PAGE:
In 1816, Mary Shelley wrote the world’s first science fiction novel, Frankenstein, in Bath, England. So the locale is an appropriate spot for an immersive experience known as Mary Shelley’s House of Frankenstein. Set in a Grade II historic property, the Halloween-worthy experience features four floors of frights, including the 8-foot monster that Shelley envisioned and Victor Frankenstein’s Escape Room, a puzzle-based escape game that lasts for one hour. The attraction is just minutes away from the city centre at 37 Gay Street.

Eagle Watch in Minnesota

By Linda Tancs

The Upper Mississippi River Valley is home to hundreds of bald eagles. It’s the perfect place for an interpretive center, which is what you’ll find along the banks in Wabasha, Minnesota. Home to non-releasable bald and golden eagles, the National Eagle Center gives visitors a close-up experience to the nation’s symbol of freedom along with lectures on their care. You can experience their migratory patterns through field trips and habitat tours as well, or check out their high-resolution webcam stream at any time.

Hunchback Bridge

By Linda Tancs

Nestled in Italy’s Trebbia Valley, Bobbio is a medieval village between Milan and Genoa. It’s often referred to as one of the most beautiful villages in Italy; writer Ernest Hemingway even called it the most beautiful village in the world. Framed by the Apennines, one of its most popular attractions is the abbey founded in the 7th century by Saint Colombano, home today to the City Museum and the Abbey Museum. Another focal point is the Ponte del Gobbo (Hunchback Bridge), so named for the 11 unequal arches that give it an irregular shape. First documented in 1196, the 900-foot-long bridge is an entry point to this scenic locale. The best way to arrive is via car; otherwise, the nearest train station is in Piacenza, with regular bus service.

The City That Lit the World

By Linda Tancs

New Bedford, Massachusetts, was the 19th-century capital of the whaling industry. Most of the whale oil used in lamps derived from the locale, earning it the moniker “the city that lit the world.” Home to about 500 whaling ships during its heydey, the city also inspired Herman Melville’s classic, Moby-Dick. Its whaling heritage is preserved as part of New Bedford National Historical Park. One of its most impressive buildings is the U.S. Custom House, the oldest continuously operating custom house in the nation. Historically, whaling masters registered their ships and cargo at the two-storied, Greek Revival building; as the New Bedford office of the U.S. Customs Service, commercial fishing and cargo ships continue to log duties and tariffs there. The visitor center in the heart of the park provides orientation materials as well as information on city attractions.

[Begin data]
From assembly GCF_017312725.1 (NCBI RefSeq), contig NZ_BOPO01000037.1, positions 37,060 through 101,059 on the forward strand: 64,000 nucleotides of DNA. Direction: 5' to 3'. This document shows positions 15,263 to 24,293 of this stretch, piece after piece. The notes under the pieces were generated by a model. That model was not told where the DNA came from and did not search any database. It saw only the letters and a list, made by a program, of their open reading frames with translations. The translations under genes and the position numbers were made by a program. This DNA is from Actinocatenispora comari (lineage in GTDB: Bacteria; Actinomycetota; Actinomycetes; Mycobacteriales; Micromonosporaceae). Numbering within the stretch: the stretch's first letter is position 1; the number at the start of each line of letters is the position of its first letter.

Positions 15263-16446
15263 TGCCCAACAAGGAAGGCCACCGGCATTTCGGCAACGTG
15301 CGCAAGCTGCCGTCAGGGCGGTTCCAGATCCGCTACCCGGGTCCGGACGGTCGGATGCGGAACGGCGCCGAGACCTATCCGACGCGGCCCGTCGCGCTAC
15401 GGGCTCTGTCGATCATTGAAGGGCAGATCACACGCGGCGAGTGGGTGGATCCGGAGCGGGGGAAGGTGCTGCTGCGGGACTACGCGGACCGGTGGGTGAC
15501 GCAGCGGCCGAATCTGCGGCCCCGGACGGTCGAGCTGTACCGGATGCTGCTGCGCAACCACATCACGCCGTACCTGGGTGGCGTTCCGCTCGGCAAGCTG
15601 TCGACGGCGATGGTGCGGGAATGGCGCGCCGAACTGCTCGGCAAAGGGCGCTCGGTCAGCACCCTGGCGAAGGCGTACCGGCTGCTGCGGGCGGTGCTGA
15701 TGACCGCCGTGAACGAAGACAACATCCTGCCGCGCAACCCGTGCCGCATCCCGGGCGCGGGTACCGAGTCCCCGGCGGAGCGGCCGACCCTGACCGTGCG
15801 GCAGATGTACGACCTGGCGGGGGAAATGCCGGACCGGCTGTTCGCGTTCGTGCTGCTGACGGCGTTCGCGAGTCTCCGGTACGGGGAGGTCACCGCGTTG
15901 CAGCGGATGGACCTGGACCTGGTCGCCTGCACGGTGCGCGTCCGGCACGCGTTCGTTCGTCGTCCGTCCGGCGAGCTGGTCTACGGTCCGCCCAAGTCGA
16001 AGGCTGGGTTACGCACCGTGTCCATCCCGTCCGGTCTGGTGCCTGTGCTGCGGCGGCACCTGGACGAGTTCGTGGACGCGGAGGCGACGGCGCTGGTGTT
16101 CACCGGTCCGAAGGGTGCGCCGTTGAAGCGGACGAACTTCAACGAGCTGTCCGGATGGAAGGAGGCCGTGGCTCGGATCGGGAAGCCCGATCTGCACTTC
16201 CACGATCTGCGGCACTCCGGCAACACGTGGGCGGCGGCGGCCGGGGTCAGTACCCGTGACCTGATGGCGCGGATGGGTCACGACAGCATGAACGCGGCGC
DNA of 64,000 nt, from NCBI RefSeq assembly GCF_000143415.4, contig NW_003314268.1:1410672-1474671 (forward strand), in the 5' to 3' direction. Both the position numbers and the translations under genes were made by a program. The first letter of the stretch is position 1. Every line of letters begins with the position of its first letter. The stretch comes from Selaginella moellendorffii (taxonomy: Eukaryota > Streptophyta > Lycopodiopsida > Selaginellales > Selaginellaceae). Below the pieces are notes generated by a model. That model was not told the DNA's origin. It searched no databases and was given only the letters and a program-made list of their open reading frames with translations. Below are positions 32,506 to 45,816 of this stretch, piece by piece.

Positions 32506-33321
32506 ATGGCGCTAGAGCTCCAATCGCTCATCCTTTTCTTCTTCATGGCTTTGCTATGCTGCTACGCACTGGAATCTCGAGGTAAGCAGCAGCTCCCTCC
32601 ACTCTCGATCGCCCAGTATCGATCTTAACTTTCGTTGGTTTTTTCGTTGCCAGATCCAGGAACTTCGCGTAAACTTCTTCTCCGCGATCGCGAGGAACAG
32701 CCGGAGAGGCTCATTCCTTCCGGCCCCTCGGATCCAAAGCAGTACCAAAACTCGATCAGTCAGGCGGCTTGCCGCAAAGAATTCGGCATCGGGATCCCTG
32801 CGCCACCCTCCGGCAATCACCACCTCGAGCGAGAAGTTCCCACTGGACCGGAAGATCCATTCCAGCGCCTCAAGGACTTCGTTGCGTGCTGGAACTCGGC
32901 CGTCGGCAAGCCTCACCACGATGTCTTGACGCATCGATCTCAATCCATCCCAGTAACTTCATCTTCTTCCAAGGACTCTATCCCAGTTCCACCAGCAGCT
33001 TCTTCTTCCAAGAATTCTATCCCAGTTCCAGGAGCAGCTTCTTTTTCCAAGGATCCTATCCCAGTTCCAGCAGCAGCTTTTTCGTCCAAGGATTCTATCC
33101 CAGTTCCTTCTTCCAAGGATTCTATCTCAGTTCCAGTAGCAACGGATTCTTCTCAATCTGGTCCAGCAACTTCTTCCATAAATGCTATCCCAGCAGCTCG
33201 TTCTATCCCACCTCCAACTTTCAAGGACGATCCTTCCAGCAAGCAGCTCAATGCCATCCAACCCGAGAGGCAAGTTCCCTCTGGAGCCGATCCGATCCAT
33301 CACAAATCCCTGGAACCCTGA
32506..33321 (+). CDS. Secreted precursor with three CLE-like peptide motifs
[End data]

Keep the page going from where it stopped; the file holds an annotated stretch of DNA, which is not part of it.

The Lore of Fire Island

By Linda Tancs

New York’s Fire Island is a 30-mile-long barrier island separated from Long Island by the Great South Bay. Much of it is protected as Fire Island National Seashore, a United States National Seashore. It features a lighthouse, high dunes and ancient maritime forests. The most alluring aspect of the place, though, may be the supposed wreckage of the Bessie A. White, a Canadian schooner that struck a sandbar off the island 100 years ago. After Hurricane Sandy rolled through the area in 1912, a ship’s skeleton believed to be the schooner became visible in an area not far from Watch Hill, a popular visitor site within the National Seashore. As winds and waves shape the beach, the remains appear and disappear, so be patient.